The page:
Who Framed Who?
Posted: by Tyler Olson
***The review below may contains some spoilers.***
When a ghost from the detective's past haunts and kills, who are you going to call?
Just a few weeks ago it felt like Sherlock and Joan's relationship was doomed, but lately that has all changed. This episode took that another step further when Sherlock admitted that it was difficult for him when she was in danger and pressured her to take self-defence courses. Sherlock's refusal to admit how much of a friend he has become with Detective Bell only compounds how well he thinks of Joan. It's a shame that Joan didn't realize what he was trying to do on her own.
I was a bit surprised that Sherlock didn't figure out the truth about Watson without having to get the news from daddy. It is a good thing that the truth is now in the open, but why he didn't bring it up before? I am really glad they are finally partners, but I really hope this doesn't mean that their relationship isn't going to be romantic, which Sherlock's stammering suggests. Working partners sounds fantastic, bed partners don't.
The case this week wasn't your normal murder case again, which I am very thankful. The first few episodes were all murder cases, so having two different crimes in a row that didn't revolve around death were a real treat.
The list of suspects were long and colourful, but only a two stood out as possibilities: Curtis Bradshaw and Andre.
Curtis Bradshaw (Anwan Glover) was a blast. Most criminals on TV automatically feel guilty of something, but not Curtis. His casual and cocky approach when dealing with the police made him feel like a master criminal, not just a normal thug. I especially loved how he even gave them a choice of alibi, and Sherlock's resulting "bet". It's a pity we won't be seeing more of him because I think he was recurring villain material.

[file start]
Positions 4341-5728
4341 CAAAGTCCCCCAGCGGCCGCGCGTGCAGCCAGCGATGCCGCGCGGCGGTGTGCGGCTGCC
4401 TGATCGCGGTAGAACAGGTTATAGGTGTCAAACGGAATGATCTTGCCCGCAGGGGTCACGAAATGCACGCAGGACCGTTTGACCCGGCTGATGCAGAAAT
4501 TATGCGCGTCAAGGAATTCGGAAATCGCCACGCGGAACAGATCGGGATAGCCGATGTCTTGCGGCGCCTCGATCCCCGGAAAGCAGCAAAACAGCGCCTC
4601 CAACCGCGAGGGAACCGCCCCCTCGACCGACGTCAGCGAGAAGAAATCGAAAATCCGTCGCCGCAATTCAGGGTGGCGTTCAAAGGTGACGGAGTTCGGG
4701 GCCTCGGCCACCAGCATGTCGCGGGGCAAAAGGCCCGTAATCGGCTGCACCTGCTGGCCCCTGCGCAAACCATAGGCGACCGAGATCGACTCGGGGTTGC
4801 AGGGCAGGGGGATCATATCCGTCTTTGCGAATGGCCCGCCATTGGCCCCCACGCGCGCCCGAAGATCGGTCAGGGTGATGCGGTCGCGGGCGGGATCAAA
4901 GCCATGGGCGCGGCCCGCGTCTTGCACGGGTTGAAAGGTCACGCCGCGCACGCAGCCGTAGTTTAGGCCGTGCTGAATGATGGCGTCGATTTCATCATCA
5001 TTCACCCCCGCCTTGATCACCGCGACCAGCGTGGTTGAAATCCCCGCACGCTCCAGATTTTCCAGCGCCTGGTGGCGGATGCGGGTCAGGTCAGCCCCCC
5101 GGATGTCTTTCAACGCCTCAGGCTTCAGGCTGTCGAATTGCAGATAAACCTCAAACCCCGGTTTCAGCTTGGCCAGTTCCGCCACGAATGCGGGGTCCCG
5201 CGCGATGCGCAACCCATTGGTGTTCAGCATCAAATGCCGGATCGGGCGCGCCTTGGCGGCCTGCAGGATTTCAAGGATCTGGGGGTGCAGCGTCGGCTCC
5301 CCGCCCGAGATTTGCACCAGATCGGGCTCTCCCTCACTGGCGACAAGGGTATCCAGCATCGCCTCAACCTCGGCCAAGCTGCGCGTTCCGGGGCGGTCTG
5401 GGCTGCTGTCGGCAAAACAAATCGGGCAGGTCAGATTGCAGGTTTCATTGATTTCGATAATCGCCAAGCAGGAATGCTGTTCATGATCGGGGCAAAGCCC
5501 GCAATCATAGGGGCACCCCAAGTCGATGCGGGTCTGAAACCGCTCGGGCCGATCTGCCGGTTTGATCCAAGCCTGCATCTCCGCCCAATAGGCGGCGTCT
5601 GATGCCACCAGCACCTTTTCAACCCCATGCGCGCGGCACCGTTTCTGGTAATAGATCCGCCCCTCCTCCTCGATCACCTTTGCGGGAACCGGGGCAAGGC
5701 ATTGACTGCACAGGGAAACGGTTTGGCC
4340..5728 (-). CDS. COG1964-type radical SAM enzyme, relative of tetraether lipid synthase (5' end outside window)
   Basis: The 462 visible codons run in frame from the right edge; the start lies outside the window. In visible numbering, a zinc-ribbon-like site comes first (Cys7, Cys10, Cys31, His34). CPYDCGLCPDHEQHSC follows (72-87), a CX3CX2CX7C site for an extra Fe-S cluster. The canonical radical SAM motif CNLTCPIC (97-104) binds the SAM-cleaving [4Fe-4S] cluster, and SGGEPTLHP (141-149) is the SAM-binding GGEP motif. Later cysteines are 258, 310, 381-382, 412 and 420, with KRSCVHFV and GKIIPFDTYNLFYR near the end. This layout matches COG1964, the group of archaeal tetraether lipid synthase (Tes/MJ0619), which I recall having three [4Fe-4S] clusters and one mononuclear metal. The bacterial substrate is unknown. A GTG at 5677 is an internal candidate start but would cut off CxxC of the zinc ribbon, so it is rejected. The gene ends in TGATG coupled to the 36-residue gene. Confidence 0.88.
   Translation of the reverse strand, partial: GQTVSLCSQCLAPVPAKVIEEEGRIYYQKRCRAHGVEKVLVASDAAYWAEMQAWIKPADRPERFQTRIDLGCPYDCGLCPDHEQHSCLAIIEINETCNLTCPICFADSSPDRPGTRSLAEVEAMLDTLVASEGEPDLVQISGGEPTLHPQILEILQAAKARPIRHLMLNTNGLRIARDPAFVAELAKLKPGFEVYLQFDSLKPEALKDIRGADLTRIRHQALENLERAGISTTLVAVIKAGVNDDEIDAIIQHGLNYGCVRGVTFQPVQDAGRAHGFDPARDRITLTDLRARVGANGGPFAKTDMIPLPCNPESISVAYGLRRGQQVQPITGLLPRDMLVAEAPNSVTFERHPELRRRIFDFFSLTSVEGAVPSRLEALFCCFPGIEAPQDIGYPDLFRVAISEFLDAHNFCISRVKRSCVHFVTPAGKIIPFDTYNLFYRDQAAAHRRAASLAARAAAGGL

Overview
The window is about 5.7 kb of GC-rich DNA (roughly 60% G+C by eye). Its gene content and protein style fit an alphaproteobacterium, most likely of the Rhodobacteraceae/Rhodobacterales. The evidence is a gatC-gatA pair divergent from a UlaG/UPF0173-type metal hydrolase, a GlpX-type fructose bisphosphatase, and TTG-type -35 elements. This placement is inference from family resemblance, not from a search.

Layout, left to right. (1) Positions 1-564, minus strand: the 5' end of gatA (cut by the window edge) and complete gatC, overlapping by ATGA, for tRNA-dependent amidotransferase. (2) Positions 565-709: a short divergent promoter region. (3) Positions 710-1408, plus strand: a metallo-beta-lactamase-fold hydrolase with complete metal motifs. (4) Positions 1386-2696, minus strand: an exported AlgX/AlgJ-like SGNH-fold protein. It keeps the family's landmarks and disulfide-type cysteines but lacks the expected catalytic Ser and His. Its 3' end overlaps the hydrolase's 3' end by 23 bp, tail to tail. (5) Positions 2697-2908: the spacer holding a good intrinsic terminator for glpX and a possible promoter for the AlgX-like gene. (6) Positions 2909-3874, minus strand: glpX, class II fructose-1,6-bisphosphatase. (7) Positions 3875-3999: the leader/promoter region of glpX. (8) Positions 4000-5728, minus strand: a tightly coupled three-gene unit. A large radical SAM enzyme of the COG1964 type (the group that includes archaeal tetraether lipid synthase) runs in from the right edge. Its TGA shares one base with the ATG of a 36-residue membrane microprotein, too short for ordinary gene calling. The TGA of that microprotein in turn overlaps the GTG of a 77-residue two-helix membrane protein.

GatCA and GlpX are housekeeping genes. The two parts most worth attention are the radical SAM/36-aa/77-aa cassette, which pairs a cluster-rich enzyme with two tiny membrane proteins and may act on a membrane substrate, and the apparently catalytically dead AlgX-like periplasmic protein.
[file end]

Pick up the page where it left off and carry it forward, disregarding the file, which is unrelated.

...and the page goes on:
The introduction of Marcus Bell's brother Andre (Malcolm Goodwin) was an unexpected surprise. Of all four main characters, we knew the least about Marcus, until this episode. I don't really like that they used the overly used African American Police Officer with a history of gangs back story though. Why couldn't he have been part of a rich family, then joined the force after his brother got arrested for hanging with the wrong crowd, or something more vibrant?
This shady sibling was very well used though. Even from the beginning he felt guilty of the crimes, mainly due to how he treated his brother. I am sure that if Sherlock knew about him he would have had to endure Sherlock's version of twenty questions. Yet, he was just another fantastically used twist.
The way that the real assailant wasn't even on the list was a great idea, but it felt like her reveal came out of nowhere. Sure, they had enough evidence to prove who it was, but all of it was discovered and collected off screen, which basically removed the viewer from partaking in the mystery. I know they only had so much time, but perhaps they could have switched out Joan's therapy for a quick search through the files and/or a visit to the apartment.
Overall, there was much to enjoy from 'Details', but a few odd writing decisions removed some of the possible fun. At least the end of the Sober Companion story has arrived so the sleuthing can finally get into full swing. Now that we have two detectives, bring on the mega cases to put these partners to the test!